• In one embodiment, the above described sets of mecC-MRSA primers and probes are used in order to provide for detection of mecC-MRSA in a biological sample suspected of containing mecC-MRSA. The sets of primers and probes may comprise or consist the primers and probes specific for the mecC-MRSA RE junction nucleic acid sequences, comprising or consisting of the nucleic acid sequences of SEQ ID NOs: 1, 2, 3, 4, 5, 6, 7, 8, 9, and 10. In another embodiment, the primers and probes for the mecC-MRSA targets comprise or consist of a functionally active variant of any of the primers and probes of SEQ ID NOs: 1, 2, 3, 4, 5, 6, 7, 8, 9, and 10.
  • A functionally active variant of any of the primers and/or probes of SEQ ID NOs: 1, 2, 3, 4, 5, 6, 7, 8, 9, and 10 may be identified by using the primers and/or probes in the disclosed methods. A functionally active variant of a primer and/or probe of any of the SEQ ID NOs: 1, 2, 3, 4, 5, 6, 7, 8, 9, and 10 pertains to a primer and/or probe which provides a similar or higher specificity and sensitivity in the described method or kit as compared to the respective sequence of SEQ ID NOs: 1, 2, 3, 4, 5, 6, 7, 8, 9, and 10.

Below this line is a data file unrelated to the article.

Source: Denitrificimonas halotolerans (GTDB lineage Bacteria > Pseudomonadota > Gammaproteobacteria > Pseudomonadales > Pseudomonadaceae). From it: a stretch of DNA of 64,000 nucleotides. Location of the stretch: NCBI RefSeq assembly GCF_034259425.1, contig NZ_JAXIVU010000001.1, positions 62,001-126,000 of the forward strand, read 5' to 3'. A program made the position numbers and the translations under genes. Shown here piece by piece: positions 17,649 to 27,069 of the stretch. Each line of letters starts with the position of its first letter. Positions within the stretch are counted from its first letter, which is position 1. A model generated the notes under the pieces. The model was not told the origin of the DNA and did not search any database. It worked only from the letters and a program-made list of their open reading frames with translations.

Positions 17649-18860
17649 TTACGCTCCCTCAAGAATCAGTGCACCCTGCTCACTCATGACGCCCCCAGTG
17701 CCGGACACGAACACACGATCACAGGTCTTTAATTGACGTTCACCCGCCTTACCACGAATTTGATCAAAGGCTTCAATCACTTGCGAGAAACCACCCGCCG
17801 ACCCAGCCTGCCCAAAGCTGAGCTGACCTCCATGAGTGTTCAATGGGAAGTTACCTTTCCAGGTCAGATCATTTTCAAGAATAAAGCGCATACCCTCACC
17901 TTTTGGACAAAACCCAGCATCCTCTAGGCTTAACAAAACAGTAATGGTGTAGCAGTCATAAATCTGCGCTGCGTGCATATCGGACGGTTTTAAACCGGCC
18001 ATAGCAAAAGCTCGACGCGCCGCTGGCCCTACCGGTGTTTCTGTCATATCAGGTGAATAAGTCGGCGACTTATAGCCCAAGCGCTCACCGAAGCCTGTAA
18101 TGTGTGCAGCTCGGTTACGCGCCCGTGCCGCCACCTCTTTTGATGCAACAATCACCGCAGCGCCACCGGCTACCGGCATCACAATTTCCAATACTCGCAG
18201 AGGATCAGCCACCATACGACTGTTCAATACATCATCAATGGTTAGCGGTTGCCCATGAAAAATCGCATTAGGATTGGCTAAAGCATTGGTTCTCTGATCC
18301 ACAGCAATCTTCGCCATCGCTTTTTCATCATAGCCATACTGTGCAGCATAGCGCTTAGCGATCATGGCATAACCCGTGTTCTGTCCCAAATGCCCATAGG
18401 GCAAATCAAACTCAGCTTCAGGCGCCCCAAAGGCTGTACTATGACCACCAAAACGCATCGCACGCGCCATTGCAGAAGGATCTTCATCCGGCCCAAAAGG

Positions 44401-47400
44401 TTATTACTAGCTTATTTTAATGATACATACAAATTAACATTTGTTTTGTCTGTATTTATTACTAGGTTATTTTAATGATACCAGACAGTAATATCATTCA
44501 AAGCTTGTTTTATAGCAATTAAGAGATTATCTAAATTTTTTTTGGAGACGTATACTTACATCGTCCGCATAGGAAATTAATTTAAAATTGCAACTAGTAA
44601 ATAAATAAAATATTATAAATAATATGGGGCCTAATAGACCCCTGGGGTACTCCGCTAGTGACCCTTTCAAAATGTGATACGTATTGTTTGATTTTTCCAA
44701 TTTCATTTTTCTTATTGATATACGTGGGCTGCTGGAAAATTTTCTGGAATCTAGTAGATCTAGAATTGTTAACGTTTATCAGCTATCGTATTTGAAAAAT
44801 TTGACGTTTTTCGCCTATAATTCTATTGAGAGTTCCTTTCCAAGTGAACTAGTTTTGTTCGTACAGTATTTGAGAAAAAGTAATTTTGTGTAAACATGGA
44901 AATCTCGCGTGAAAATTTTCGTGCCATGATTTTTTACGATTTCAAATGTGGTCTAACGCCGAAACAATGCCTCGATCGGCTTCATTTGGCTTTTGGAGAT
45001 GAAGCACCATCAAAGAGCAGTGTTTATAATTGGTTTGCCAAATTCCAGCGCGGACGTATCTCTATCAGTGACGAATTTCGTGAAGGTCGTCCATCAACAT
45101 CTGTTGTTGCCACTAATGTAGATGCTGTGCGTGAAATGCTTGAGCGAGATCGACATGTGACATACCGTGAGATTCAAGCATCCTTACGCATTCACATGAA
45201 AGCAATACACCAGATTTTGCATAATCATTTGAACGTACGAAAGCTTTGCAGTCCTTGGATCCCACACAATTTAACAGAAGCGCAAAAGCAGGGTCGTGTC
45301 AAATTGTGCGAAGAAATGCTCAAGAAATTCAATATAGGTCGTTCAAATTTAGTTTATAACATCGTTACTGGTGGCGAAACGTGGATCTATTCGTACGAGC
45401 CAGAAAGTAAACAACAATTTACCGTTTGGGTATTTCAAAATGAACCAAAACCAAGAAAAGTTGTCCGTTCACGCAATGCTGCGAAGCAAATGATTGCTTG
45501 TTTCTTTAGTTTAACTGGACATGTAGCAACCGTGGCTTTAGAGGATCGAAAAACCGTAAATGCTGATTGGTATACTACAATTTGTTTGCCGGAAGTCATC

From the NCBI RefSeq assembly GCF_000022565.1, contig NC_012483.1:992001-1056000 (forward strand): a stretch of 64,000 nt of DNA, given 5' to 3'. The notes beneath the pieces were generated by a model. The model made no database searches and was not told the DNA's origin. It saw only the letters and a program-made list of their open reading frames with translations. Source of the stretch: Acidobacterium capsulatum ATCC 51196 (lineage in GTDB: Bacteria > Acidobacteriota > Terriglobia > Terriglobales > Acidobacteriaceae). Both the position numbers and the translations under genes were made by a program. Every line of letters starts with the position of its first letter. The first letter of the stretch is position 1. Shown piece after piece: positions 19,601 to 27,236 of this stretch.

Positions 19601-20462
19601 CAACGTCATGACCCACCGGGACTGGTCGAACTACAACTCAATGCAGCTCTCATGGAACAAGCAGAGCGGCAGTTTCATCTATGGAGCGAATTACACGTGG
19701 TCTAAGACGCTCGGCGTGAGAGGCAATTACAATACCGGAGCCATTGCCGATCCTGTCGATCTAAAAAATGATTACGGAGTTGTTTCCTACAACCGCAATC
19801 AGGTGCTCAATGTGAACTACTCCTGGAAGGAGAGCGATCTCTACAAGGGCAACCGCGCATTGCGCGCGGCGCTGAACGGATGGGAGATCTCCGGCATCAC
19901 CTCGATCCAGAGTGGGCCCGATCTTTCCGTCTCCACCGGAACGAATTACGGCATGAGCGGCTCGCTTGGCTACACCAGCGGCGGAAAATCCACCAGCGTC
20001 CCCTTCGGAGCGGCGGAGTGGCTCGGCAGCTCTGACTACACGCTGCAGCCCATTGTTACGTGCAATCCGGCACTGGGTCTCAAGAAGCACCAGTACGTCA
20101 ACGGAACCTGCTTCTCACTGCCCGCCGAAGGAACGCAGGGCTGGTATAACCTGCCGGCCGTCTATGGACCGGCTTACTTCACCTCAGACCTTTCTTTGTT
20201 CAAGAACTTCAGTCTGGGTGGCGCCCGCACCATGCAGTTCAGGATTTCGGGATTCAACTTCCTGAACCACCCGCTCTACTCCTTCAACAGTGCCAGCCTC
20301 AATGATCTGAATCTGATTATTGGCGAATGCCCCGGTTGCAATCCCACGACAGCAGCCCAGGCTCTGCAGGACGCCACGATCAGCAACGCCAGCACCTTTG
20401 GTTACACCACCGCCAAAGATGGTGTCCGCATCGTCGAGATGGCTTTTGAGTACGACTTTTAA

• The variant may, e.g., vary from the sequence of SEQ ID NOs: 1, 2, 3, 4, 5, 6, 7, 8, 9, and 10 by one or more nucleotide additions, deletions or substitutions such as one or more nucleotide additions, deletions or substitutions at the 5′ end and/or the 3′ end of the respective sequence of SEQ ID NOs: 1, 2, 3, 4, 5, 6, 7, 8, 9, and 10. As detailed above, a primer (and/or probe) may be chemically modified, i.e., a primer and/or probe may comprise a modified nucleotide or a non-nucleotide compound. A probe (or a primer) is then a modified oligonucleotide. “Modified nucleotides” (or “nucleotide analogs”) differ from a natural “nucleotide” by some modification but still consist of a base or base-like compound, a pentofuranosyl sugar or a pentofuranosyl sugar-like compound, a phosphate portion or phosphate-like portion, or combinations thereof. For example, a “label” may be attached to the base portion of a “nucleotide” whereby a “modified nucleotide” is obtained. A natural base in a “nucleotide” may also be replaced by, e.g., a 7-desazapurine whereby a “modified nucleotide” is obtained as well. The terms “modified nucleotide” or “nucleotide analog” are used interchangeably in the present application. A “modified nucleoside” (or “nucleoside analog”) differs from a natural nucleoside by some modification in the manner as outlined above for a “modified nucleotide” (or a “nucleotide analog”).